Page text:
Limits on the Contractor’s Liability under MF/1

MF/1 is a balanced contract providing plenty of opportunities for the purchaser to check the performance of the works – through three series of tests – before the contractor is released from liability.  It also clearly sets out limits on the contractor’s obligations.

Limits on scope

If you are acting as the contractor, you are not responsible for:

  • Prime cost items unless you approve the supplier, work or materials (5.6)
  • Unexpected site conditions (5.7)
  • Cost increases due to changes in law (6.1) or labour, transport and materials (6.2)
  • Licences and consents (11.3)
  • Various onsite provisions such as buildings, foundations (11.4), lifting equipment (11.5), utilities, water and power (11.6 and 11.7)
  • Design provided to you, which you notify the engineer that you are not taking responsibility for (13.3); similarly written information and drawings provided to you (16.2)
  • Delays caused by interference with tests on completion (31.1) and delays to completion due to acts of the purchaser, industrial disputes, and circumstances beyond your control (33.1)
  • Purchaser’s risks as set out in clause 45.1.

Limits on liability

If you are acting as the contractor, you will benefit from these limits on your liability:

  • Agreed damages for delay (34.1) which are subject to an overall cap on those delay damages. As these damages are an exclusive remedy then the purchaser cannot bring other claims for losses arising due to late completion.
  • Agreed damages for failure to achieve specific guaranteed performance where the results of performance tests are nonetheless within specified acceptance limits (35.8(a)). Once these are paid the purchaser has to accept the works and can neither reject nor ask for a reduction in the contract price.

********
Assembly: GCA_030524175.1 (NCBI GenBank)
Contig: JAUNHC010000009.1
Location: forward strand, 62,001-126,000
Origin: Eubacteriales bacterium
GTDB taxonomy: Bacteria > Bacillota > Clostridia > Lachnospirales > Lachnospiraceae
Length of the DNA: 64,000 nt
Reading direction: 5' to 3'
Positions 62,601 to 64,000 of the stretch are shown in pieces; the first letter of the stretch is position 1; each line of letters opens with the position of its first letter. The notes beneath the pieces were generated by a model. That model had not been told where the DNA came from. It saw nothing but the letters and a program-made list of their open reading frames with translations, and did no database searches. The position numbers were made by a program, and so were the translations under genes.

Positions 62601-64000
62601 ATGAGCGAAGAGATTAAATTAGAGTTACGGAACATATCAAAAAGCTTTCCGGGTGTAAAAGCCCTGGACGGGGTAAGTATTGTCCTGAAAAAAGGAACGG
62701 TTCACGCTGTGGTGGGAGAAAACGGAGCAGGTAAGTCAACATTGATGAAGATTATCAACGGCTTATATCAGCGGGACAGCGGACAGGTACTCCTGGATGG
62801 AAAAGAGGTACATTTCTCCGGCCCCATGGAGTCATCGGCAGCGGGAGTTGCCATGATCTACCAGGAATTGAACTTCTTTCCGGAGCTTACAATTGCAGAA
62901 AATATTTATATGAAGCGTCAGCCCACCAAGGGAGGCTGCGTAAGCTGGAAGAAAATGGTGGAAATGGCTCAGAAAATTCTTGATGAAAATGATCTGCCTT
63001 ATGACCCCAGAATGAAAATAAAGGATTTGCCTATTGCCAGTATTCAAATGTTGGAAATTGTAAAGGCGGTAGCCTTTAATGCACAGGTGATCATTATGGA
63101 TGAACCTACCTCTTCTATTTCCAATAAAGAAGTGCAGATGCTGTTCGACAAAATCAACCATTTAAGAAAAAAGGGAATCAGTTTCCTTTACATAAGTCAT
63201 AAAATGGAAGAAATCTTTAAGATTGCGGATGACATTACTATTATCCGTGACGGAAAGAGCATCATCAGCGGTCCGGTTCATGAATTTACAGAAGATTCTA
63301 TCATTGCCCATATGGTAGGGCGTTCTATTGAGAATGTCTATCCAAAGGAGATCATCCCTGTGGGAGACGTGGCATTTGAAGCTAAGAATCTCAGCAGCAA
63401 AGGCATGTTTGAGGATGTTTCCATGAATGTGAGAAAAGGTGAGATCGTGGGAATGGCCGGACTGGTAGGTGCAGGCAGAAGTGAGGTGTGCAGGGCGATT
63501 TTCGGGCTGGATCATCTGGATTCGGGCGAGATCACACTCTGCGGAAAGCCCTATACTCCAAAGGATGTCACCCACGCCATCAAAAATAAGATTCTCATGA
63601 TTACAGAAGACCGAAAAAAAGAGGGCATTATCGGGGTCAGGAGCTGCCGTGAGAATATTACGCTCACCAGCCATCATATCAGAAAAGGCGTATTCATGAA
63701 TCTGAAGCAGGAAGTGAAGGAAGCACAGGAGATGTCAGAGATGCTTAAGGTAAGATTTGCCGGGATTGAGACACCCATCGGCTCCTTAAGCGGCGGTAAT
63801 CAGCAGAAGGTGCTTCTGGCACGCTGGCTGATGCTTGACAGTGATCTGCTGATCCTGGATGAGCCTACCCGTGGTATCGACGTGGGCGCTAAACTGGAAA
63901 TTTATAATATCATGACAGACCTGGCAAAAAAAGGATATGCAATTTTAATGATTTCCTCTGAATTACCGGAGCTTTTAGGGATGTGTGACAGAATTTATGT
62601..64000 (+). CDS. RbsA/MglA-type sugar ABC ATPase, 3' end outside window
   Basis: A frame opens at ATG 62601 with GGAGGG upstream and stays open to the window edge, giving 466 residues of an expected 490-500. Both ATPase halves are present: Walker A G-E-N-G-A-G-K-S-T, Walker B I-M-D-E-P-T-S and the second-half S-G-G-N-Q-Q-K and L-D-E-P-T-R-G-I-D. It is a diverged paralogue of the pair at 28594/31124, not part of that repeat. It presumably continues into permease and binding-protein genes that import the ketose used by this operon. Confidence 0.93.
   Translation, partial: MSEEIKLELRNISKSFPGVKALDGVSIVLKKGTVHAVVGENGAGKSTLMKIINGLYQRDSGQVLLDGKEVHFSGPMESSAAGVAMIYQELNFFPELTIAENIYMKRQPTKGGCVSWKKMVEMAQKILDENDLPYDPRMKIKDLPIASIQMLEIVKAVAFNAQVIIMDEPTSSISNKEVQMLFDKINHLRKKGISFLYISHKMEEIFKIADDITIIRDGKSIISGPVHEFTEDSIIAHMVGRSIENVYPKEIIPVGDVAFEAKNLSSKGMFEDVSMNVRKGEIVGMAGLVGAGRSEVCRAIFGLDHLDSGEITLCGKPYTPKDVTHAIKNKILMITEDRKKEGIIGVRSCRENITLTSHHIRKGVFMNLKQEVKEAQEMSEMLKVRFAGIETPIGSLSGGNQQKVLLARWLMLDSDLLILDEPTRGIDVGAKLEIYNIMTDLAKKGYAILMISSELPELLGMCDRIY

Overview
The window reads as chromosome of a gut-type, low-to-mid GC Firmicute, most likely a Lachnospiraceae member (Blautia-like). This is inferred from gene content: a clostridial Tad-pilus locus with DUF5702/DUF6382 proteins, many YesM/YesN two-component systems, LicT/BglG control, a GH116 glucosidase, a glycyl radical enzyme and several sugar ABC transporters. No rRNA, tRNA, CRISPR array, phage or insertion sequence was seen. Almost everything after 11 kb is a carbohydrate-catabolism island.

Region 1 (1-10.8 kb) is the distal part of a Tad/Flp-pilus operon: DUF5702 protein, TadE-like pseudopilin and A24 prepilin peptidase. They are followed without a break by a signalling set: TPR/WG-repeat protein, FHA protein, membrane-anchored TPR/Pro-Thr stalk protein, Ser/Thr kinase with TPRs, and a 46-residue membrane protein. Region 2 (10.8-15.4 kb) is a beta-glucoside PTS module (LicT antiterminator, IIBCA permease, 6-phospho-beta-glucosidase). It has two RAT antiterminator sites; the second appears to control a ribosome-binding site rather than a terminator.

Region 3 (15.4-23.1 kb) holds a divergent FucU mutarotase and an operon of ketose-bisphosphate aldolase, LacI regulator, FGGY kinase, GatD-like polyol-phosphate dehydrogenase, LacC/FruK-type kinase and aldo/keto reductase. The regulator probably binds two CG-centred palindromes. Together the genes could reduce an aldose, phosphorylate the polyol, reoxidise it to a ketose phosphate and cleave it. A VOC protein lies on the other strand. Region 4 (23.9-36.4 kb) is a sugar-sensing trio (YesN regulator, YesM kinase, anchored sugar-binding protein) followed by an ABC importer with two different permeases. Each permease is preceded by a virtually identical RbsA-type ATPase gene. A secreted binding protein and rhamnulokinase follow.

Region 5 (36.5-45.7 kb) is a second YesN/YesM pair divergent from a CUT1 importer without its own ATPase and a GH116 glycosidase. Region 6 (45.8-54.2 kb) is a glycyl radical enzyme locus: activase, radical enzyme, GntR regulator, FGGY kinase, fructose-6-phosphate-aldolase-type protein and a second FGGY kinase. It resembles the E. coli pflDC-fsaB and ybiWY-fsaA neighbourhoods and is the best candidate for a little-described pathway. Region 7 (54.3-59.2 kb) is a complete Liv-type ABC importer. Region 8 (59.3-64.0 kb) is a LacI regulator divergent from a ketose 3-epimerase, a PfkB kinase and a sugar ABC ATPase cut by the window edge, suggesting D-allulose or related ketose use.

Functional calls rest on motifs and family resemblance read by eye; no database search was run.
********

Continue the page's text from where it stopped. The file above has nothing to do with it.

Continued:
• No liability for fitness for purpose of the completed project or the works (36.9) – performance is based on passing measurable tests within specific tolerances.
  • A 12-month defects period giving you the opportunity to repair or replace works (36.2). which is an exclusive remedy for all quality issues.
  • 3-year liability for latent defects (36.10) which prevents claims for defects which appear after this period.
  • A maximum cap on each claim under the contract (44.3) and an exclusion of the purchaser’s right to claim loss of profits or other consequential losses (44.2).

There is a also a contractual requirement (which mirrors the requirement at common law) for the purchaser to mitigate its losses i.e. to ‘take all necessary measures’ to minimise the losses, provided they can do so without unreasonable inconvenience or cost (44.1).

Constraints on your remedies

You are restricted in your remedies by:

  • A 30-day period for notifying the purchaser of any claims (41.1)
  • No right to recover profits except under specific listed clauses (41.2)
  • No general right to recover loss of profits or other consequential losses (44.2).

What should you do?

Check that the parties are both aware of any limits on the contractor’s obligations and liabilities – many disputes can be avoided where the expectations of the parties are clear at the very start.

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